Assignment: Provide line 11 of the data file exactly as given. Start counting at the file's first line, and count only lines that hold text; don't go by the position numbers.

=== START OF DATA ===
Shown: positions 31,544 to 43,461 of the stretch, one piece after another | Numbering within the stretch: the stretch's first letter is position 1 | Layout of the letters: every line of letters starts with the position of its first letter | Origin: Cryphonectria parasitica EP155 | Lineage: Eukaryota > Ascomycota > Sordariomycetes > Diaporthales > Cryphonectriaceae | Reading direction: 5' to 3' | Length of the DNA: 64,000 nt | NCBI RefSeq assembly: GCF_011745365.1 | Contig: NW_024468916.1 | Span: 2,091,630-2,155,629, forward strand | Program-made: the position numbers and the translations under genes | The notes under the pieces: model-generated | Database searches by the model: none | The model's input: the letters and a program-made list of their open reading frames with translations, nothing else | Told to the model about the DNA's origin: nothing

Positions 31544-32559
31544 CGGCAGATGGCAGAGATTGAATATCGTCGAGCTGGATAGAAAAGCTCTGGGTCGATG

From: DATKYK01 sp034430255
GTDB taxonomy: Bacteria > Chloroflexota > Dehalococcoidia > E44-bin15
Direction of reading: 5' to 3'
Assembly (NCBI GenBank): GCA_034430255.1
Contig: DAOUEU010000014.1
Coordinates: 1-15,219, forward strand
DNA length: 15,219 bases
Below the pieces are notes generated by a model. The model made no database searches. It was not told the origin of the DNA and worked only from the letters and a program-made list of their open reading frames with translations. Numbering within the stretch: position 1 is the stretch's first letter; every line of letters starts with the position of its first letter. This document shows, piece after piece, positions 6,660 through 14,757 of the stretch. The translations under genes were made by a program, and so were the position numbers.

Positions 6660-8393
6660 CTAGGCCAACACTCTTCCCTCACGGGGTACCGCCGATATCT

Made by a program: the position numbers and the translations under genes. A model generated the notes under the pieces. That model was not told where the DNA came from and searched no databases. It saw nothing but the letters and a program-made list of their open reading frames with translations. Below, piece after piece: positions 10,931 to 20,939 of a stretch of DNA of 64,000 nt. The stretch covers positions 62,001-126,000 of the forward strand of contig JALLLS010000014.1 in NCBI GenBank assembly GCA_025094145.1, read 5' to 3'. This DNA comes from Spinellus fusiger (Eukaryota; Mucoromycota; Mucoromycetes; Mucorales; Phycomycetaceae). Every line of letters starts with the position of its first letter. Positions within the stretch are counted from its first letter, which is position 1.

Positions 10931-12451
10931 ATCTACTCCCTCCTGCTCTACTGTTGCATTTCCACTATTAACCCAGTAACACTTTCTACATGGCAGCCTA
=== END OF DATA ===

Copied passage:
Below the pieces are notes generated by a model. The model made no database searches. It was not told the origin of the DNA and worked only from the letters and a program-made list of their open reading frames with translations. Numbering within the stretch: position 1 is the stretch's first letter; every line of letters starts with the position of its first letter. This document shows, piece after piece, positions 6,660 through 14,757 of the stretch. The translations under genes were made by a program, and so were the position numbers.